You might be well-versed in reading and gleaning insights from data, for example, because you took a few statistics and data analysis classes or because you previously worked in consulting. Perhaps you’re already excellent at content writing because you worked on your college newspaper, have been taking writing workshops in the evenings, or write email newsletters for a nonprofit you volunteer with. Or you’ve racked up some sales experience from working in retail that helped you pay attention to the goals of your customers and how your product can help them achieve said goals.
If you have existing work experience from a non-marketing job, what are the skills you learned there that translate well into a marketing job? Ask yourself the same thing about coursework, activities, and anything else you’ve done in the past. Look for matches between the skills you know you have and the ones emphasized in a job description you’re excited about. Highlight these transferable skills in your cover letter and resume and be ready to bring them up during your interviews.
Last but not least, make sure you’re confident in your interviews and applications but not dishonest. You don’t want to tell prospective employers that you have experience or expertise you won’t be able to back up.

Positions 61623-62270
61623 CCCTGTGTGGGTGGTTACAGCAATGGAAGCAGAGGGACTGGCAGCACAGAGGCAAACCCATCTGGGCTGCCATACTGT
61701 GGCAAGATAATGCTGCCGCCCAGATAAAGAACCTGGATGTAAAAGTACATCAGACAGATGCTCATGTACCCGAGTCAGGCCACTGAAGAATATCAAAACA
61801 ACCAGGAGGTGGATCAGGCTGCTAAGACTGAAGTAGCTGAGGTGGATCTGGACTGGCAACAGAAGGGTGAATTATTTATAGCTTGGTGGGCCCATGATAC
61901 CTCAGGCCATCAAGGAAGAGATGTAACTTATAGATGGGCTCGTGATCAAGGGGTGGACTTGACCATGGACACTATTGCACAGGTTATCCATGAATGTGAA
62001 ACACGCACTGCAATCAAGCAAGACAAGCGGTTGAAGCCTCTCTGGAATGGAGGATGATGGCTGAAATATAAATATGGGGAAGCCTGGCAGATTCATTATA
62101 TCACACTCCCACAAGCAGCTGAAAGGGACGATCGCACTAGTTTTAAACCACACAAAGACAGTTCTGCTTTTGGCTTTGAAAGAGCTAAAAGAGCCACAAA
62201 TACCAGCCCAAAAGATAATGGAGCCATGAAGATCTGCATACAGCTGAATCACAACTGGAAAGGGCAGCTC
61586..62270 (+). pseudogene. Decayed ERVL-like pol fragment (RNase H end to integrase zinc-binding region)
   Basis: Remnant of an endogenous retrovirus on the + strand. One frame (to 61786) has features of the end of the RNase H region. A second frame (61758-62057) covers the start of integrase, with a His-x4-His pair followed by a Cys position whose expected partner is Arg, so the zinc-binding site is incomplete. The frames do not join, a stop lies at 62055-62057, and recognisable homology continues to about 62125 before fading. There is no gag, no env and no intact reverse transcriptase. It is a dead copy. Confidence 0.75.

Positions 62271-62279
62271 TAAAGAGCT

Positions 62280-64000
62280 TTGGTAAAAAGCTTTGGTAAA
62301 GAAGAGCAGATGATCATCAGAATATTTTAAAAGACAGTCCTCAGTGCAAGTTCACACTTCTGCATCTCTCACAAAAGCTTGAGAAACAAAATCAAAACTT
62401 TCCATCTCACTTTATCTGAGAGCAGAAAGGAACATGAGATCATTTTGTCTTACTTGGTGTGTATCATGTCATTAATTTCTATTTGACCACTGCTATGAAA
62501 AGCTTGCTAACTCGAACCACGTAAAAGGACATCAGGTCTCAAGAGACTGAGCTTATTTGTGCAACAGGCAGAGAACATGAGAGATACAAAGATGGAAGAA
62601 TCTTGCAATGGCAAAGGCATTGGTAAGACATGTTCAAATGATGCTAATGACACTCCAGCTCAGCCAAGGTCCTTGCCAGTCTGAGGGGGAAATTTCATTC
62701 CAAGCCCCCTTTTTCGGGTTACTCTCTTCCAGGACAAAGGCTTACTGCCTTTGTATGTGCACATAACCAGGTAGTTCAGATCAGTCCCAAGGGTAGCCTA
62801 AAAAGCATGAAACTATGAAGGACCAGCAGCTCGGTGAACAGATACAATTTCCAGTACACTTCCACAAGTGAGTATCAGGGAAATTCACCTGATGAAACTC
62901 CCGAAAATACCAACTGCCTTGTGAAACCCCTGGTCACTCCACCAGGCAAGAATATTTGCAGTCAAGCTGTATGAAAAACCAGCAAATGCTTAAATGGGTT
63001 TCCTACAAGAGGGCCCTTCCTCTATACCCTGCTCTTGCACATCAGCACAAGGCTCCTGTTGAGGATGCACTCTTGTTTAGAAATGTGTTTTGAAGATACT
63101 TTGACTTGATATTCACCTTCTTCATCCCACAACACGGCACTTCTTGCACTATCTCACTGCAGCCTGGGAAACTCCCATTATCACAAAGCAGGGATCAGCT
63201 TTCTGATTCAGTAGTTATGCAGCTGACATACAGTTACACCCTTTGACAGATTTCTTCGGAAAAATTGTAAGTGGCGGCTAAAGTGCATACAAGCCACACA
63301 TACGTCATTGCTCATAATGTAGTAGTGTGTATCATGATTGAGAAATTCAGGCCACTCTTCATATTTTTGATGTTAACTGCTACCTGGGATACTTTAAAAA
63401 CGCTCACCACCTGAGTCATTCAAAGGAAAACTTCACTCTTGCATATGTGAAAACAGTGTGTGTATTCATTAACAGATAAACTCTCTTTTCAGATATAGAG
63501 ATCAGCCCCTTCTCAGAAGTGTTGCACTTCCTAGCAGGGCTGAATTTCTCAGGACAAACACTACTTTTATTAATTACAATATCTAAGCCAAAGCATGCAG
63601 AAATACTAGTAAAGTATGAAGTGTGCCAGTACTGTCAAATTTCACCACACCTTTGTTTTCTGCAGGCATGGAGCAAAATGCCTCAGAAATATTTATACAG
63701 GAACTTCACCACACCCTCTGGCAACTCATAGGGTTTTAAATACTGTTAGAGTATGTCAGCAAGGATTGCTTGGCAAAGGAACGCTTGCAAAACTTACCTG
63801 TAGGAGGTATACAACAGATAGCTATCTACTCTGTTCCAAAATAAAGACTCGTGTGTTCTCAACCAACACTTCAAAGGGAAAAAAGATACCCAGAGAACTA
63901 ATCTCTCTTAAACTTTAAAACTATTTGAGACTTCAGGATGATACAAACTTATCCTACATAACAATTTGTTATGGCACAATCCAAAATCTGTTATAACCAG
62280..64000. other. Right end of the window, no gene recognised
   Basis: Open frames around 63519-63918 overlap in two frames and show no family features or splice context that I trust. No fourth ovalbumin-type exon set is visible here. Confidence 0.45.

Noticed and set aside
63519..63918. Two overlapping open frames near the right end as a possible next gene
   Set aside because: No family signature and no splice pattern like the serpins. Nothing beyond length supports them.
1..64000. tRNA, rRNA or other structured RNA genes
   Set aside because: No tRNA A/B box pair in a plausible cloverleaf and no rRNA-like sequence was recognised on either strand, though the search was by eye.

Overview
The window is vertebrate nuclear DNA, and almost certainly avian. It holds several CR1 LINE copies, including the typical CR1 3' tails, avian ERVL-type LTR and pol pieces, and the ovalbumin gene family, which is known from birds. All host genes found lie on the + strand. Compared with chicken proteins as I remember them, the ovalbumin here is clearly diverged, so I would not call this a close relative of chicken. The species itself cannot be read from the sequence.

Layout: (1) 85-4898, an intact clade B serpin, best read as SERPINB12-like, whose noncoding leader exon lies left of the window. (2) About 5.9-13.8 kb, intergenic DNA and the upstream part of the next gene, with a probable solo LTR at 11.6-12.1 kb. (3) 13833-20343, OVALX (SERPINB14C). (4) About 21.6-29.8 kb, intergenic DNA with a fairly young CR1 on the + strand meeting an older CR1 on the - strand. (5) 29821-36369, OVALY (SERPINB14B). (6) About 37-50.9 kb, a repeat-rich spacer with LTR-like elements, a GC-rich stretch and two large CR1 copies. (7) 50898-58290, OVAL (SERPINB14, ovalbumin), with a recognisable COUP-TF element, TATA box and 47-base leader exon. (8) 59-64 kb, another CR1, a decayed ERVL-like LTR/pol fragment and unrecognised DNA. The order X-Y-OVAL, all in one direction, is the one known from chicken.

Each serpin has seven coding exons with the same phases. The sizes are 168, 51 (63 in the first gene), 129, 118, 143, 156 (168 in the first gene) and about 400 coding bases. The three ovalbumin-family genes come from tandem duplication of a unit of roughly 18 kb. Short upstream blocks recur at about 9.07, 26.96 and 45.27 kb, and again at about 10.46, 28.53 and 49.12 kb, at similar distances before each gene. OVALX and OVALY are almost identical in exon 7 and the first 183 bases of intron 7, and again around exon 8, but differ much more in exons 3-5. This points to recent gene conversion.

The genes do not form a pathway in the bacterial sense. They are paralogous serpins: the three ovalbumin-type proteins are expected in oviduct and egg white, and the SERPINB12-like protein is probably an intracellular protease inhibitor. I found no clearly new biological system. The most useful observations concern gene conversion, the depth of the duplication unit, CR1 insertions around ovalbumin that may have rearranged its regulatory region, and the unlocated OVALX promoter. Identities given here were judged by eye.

Instead, be earnest in your desire to grow as a marketer and, in turn, to contribute to and grow the company. Tell them about the skills you’ve started developing, but don’t try to come across as if you know everything. Working in marketing means knowing there’ll always be more to learn and showing your ability to constantly grow and adapt in a changing field.
As you start implementing a few of the tips above, remember that getting a marketing job is in some ways just like getting any other job: You’ll need to put in the work, prepare well, and make yourself stand out as much as possible. But unlike with other roles, you can think of that process—telling your story and proving you’re the best candidate for the job—as one more way you’re preparing for a career in marketing. After all, entering the world of marketing is all about marketing yourself.